MASTER BUILDERS Australia has acknowledged that the Federal Government’s announcement of changes to the Building Code result from it taking its policy to abolish the Australian Building and Construction Commission (ABCC) to the electorate at the recent Federal Election.
Master Builders Australia CEO Denita Wawn said she was also cognizant that the Federal Government has not yet released the detail of the regulatory framework that it plans to put in place for the industry going forward.
“However, we continue to call on the government not to depart from decades of bipartisan recognition that the building and construction industry requires industry specific regulation and oversight,” Ms Wawn said.
“This is particularly important at this precarious time for our economy and people’s standard of living when all Federal Government action should be about fighting inflation, protecting growth, and boosting productivity. Leaving the construction sector without a specialist regulator will fail this test.
“Abolishing the ABCC cannot be separated from the economy and economic management. Making changes to the industrial relations system is one of the strongest economic levers that any government has at its disposal and abolishing the construction industry watchdog will have substantial negative flow on effects,” Ms Wawn said.
“Economic modelling by EY has found that scrapping a specialist construction regulator will drive up inflation just when the Reserve Bank is increasing interest rates to tackle inflation and will result in a reduction in economic activity by $47.5 billion by 2030.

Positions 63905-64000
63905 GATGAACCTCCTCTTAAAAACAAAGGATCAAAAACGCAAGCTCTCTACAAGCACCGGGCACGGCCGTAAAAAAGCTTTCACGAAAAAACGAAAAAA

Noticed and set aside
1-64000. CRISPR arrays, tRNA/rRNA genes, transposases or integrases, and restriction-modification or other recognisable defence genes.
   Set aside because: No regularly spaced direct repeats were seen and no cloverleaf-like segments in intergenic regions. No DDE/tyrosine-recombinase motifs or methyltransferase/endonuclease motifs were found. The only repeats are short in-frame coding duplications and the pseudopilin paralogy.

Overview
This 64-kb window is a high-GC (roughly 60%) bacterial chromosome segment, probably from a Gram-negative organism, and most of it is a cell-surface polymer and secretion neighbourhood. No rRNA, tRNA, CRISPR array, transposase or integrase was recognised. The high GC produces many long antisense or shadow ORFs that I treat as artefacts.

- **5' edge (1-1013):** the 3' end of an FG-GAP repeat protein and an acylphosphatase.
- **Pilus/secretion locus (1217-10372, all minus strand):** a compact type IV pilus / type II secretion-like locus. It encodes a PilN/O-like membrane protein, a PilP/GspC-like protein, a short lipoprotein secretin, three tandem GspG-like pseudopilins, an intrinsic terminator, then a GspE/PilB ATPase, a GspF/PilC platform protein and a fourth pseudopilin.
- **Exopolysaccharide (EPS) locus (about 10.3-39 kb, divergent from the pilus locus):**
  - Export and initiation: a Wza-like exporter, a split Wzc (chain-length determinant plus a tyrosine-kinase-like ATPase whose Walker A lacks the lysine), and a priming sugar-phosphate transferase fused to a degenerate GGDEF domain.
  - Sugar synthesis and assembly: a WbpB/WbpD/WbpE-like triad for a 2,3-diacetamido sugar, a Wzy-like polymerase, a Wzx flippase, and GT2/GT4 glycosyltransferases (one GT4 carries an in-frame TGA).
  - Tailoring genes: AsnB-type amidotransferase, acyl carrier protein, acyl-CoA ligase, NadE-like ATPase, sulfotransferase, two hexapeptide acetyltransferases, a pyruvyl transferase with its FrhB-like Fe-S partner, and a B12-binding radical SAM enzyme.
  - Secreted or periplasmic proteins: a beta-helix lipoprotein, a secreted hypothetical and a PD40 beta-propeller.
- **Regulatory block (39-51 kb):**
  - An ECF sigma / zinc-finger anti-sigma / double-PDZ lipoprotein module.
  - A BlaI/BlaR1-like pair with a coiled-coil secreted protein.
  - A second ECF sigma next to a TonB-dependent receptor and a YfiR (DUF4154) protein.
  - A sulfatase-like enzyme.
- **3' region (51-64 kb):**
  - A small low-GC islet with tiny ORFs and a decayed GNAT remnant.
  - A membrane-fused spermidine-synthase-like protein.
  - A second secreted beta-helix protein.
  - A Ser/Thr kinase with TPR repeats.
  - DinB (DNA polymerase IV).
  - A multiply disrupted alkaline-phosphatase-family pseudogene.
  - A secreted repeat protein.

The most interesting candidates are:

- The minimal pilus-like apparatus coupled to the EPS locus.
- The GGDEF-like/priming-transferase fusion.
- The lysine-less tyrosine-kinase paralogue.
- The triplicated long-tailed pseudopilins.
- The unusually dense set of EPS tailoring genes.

“It also found that it will drive up the cost of constructing the substantial pipeline of infrastructure including health, defence, aged care, and transport projects costing taxpayers in the order of $9.5 billion by 2029 and result in an estimated reduction in investment in infrastructure of $45.6 billion by 2030,” Ms Wawn said.
“When the Rudd Government commissioned the late Murray Willcox AO QC to inquire into the creation of specialist regulatory division for building and construction work the Willcox Report found that “the ABCC’s work is not yet done” and recommended a specialist construction regulatory agency which retained many of the powers of the ABCC.
“We understand this action by the Rudd Government caused intense resentment in the union movement, but the retention of a specialist construction industry regulator was the right public policy response then and remains so now,” Ms Wawn said.
“Going back decades Labor and Coalition governments at a state and federal level have implemented industry specific measures aimed at improving the performance of the construction industry.
“Tackling the extreme militancy found only in construction unions has also received long standing bipartisan support. It was Labor Governments at the federal and state level which abolished the notorious Builders Labourers Federation,” Ms Wawn said.
“These measures were not focussed on discouraging the flying of construction union flags on construction sites but responded to the overwhelming evidence that construction unions use unlawful industrial tactics to bully, intimidate and coerce people working in the construction industry to sign up to union deals,” she said.
“The critics of the ABCC cannot simply ignore the continuous succession of Federal Court judgements documenting this reality.
“Master Builders welcomes the government’s announcement that litigation commenced by the ABCC will be managed by the Fair Work Ombudsman,” she said.
“Importantly, the government deserves commendation for its recognition of the vital role that the Office of the Federal Safety Commissioner plays in improving safety culture and outcomes in the construction industry,” Ms Wawn said.